The term ‘reclosures’ may be somewhat misleading as the meaning of a spiritual retreat may vary for different religious traditions. A spiritual retreat is a fundamental part of most Hindu, Buddhist, Christian, and Sufi sects. In fact, all these three religions employ spiritual retreats as a tool to enhance their spiritual awareness and lifestyle. The goal of spiritual retreats is to enable an individual to find a deeper sense of spirituality- see website for more.
A spiritual retreat is usually held for four to eight weeks and includes cultural exploration, intellectual growth, socialization, and intense self-examination and self-awareness, usually through self-inquiry. During the retreat, the activities may consist of yoga, spiritual exercises, reading, writing, meditation, guest speakers, physical activities, cooking, sewing, and many more. Most retreat centers lay emphasis on learning to cook and eat healthily, and forty days of eating raw fruit or vegetable coupled with regular meditations is ideal for cleansing the body of all the accumulated toxins. A forty-day fast followed by a two-week duration period is all that is needed in order to complete one of these retreats.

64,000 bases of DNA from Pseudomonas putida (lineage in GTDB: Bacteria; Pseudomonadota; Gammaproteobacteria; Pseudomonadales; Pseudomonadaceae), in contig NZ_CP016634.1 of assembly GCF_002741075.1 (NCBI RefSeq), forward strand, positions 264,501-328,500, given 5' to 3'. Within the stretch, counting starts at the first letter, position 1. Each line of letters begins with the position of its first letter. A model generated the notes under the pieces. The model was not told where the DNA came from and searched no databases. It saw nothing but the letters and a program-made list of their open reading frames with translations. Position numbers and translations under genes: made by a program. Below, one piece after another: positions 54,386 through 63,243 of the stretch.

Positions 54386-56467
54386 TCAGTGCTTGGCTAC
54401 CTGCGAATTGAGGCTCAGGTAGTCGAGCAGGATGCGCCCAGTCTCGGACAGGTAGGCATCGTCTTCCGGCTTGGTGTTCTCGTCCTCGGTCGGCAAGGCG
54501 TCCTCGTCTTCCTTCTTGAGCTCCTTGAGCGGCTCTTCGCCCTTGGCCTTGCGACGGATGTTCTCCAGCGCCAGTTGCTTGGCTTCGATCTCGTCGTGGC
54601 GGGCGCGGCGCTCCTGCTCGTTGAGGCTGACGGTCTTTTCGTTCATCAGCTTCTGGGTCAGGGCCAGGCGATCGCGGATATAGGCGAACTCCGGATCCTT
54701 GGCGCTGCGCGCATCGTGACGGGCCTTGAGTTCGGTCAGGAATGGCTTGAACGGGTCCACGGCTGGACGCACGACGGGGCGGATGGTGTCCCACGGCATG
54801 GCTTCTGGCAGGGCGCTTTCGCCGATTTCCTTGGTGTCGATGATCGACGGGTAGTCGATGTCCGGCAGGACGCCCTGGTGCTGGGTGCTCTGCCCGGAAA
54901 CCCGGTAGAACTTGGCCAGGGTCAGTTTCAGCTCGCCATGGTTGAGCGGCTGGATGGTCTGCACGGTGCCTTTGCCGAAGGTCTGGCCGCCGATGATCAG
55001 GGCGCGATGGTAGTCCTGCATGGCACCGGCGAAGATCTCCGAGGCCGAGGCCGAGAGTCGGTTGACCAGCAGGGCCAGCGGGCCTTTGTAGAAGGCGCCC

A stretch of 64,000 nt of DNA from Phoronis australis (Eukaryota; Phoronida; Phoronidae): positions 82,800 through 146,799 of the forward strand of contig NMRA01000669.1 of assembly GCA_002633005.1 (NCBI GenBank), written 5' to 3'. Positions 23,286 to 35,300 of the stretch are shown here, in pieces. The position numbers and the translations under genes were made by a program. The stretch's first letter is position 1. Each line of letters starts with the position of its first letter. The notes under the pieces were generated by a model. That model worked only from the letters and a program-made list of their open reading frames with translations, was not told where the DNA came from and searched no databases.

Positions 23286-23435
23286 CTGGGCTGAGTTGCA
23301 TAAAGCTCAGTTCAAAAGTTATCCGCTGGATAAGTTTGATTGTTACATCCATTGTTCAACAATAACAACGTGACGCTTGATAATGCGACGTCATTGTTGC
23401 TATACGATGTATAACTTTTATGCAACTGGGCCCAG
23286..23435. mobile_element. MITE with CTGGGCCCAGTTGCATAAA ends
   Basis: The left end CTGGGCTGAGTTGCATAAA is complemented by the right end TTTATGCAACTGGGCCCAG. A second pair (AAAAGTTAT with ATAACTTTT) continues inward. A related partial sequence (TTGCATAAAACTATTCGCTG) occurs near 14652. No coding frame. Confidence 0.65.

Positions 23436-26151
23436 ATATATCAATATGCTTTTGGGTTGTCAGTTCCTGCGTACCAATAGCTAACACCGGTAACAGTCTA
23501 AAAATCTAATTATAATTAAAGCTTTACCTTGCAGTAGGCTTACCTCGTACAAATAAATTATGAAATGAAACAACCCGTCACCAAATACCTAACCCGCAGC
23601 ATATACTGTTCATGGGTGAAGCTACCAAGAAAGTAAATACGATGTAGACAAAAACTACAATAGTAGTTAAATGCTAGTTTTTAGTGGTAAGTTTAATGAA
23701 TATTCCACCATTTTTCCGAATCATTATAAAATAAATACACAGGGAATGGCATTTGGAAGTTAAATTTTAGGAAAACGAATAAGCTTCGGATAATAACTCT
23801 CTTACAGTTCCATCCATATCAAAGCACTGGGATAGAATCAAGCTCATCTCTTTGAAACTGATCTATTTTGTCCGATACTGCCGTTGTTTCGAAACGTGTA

Most spiritual retreats begin with a ceremony which is referred to as ‘Purana’; however, seekers from other traditions like Zen and other Eastern religions follow a different procedure. A purana is an essential part of any retreat. The purana is recited by a master or seer and involves emotional, mental and physical exercises designed to cleanse the soul and bring about spiritual awakening. Unlike a traditional retreat, during a spiritual retreat an individual is not required to eat only raw fruits and vegetables; they eat meat, cooked food and beverages. So if you are planning to go on a retreat, make sure you prepare all your requirements well in advance.